Find Information About:

Drugs & Supplements

Get information and reviews on prescription drugs, over-the-counter medications, vitamins, and supplements. Search by name or medical condition.

Pill Identifier

Pill Identifier

Having trouble identifying your pills?

Enter the shape, color, or imprint of your prescription or OTC drug. Our pill identification tool will display pictures that you can compare to your pill.

Get Started
My Medicine

My Medicine

Save your medicine, check interactions, sign up for FDA alerts, create family profiles and more.

Get Started

WebMD Health Experts and Community

Talk to health experts and other people like you in WebMD's Communities. It's a safe forum where you can create or participate in support groups and discussions about health topics that interest you.

  • Second Opinion

    Second Opinion

    Read expert perspectives on popular health topics.

  • Community


    Connect with people like you, and get expert guidance on living a healthy life.

Got a health question? Get answers provided by leading organizations, doctors, and experts.

Get Answers

Sign up to receive WebMD's award-winning content delivered to your inbox.

Sign Up

Font Size

Hiring Baby Care Help

By Jeannette Moninger
WebMD Feature
Reviewed by Dan Brennan, MD

Bringing your newborn home from the hospital can be an exciting but nerve-wracking time. Although you no longer have the helpful hands of the maternity ward nurses, you don’t have to go it alone. Having outside help can be a blessing. Here’s what you need to know about hiring an in-home baby care professional.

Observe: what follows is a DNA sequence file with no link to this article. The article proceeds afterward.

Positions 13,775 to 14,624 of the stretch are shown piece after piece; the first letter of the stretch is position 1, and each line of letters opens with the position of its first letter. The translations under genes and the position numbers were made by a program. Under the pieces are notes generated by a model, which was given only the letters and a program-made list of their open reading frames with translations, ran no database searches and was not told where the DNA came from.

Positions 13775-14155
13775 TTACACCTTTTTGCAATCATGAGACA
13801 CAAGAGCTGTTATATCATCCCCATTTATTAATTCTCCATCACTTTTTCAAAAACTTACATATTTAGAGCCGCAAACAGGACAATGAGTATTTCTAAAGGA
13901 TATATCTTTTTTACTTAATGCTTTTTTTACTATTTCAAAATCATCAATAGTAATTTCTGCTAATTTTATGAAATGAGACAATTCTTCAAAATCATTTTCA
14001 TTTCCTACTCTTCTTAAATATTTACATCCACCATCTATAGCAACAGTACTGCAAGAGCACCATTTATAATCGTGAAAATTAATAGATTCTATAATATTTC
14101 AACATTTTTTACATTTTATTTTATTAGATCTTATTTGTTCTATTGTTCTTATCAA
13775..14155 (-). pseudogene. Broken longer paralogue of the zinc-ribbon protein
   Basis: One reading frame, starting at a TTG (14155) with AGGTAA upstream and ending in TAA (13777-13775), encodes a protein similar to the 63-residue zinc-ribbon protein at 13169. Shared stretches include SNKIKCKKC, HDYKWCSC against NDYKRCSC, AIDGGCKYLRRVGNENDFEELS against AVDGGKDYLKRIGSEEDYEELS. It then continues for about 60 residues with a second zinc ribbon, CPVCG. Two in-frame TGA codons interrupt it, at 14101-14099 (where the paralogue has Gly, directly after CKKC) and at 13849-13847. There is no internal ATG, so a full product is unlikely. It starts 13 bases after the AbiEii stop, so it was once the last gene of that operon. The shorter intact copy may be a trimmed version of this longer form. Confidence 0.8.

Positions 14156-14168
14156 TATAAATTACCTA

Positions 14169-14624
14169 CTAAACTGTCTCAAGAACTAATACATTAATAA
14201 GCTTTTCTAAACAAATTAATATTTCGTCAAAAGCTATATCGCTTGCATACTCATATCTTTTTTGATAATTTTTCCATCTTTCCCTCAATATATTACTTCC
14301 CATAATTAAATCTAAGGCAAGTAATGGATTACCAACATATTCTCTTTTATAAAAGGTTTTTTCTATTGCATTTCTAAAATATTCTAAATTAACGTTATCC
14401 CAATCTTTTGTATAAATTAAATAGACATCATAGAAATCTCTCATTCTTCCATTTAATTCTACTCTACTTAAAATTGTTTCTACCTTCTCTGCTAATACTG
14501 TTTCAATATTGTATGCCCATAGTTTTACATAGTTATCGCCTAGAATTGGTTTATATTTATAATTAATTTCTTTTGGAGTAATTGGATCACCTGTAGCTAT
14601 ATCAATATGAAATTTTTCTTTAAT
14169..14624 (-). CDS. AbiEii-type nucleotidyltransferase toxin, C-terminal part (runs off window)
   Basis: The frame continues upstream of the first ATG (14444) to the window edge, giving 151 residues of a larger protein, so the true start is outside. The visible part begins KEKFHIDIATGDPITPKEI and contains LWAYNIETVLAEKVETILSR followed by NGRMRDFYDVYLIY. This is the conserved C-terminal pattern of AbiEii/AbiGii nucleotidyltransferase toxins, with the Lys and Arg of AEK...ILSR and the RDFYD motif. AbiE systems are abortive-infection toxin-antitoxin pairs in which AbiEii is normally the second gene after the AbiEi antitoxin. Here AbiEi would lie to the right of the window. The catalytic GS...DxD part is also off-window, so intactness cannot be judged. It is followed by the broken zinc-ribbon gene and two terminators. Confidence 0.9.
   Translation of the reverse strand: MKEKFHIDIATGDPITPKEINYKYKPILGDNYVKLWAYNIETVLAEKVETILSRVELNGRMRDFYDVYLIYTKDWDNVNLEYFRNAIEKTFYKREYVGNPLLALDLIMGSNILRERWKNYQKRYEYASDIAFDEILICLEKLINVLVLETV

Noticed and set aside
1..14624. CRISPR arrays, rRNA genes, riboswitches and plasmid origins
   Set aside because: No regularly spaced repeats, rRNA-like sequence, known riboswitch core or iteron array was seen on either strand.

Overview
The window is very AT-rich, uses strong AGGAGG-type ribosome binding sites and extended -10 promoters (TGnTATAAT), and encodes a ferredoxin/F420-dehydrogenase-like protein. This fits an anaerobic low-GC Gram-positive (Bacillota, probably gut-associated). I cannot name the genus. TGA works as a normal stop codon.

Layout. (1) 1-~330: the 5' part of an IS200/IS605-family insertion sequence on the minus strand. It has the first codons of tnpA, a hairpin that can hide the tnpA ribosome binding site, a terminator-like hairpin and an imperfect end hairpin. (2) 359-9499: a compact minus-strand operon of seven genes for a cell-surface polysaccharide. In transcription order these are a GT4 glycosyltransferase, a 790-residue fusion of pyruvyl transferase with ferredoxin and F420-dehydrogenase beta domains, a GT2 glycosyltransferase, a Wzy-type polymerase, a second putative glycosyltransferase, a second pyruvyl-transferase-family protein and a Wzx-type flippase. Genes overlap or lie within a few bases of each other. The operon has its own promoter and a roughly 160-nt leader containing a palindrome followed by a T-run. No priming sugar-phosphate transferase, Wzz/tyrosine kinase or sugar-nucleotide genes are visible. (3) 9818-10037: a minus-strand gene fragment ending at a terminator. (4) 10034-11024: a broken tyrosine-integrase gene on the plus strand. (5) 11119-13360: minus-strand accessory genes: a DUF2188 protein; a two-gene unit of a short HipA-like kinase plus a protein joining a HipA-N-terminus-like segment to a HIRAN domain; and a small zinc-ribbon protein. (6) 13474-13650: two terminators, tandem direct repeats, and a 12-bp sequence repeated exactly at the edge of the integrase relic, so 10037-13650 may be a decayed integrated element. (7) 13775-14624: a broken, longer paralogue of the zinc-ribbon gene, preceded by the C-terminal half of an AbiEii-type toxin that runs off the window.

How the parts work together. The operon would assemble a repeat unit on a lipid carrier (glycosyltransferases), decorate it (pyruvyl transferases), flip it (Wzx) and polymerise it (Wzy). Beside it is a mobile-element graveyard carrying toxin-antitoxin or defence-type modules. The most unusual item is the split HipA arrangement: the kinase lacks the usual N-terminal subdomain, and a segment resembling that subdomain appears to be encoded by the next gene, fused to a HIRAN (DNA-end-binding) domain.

Newborn Care Specialists

A newborn care specialist is your go-to person for your baby's first three months. “Some first-time parents may not know how to schedule feedings or help their baby sleep through the night, or in some cases diaper a baby. We help get them more comfortable caring for their babies,” says Nancy Hamm, a certified newborn care specialist and managing director of the Newborn Care Specialist Association (NCSA). Many newborn care specialists work eight-hour night shifts to help get the baby to sleep through the night while tired parents also get some rest.

Newborn specialists who work during the day may help with feedings, naps, diaper changes, and baths. To find a newborn care specialist, ask your doctor for a referral or contact the NCSA.

If you have a premature baby or a baby with special needs, you may prefer a baby nurse instead. “Baby nurses are either registered nurses or licensed practical nurses who are hired to help with newborns who have medical challenges like prematurity or a genetic disorder that requires close monitoring,” Hamm says.


A nanny may work full- or part-time and live with your family or at her own home. “Nannies generally work during the day and follow the client’s instructions about how to care for the family’s children,” says Hamm. Typical nanny duties include meal planning and preparation, laundry, bathing, disciplining, organizing outings, and taking kids to activities. You may want to ask your nanny to take an infant CPR course so she knows how to handle some basic emergencies. You can find a nanny via word of mouth, asking your doctor, or contacting the International Nanny Association.

1 | 2 | 3
Next Article:

How did you pick your baby's name?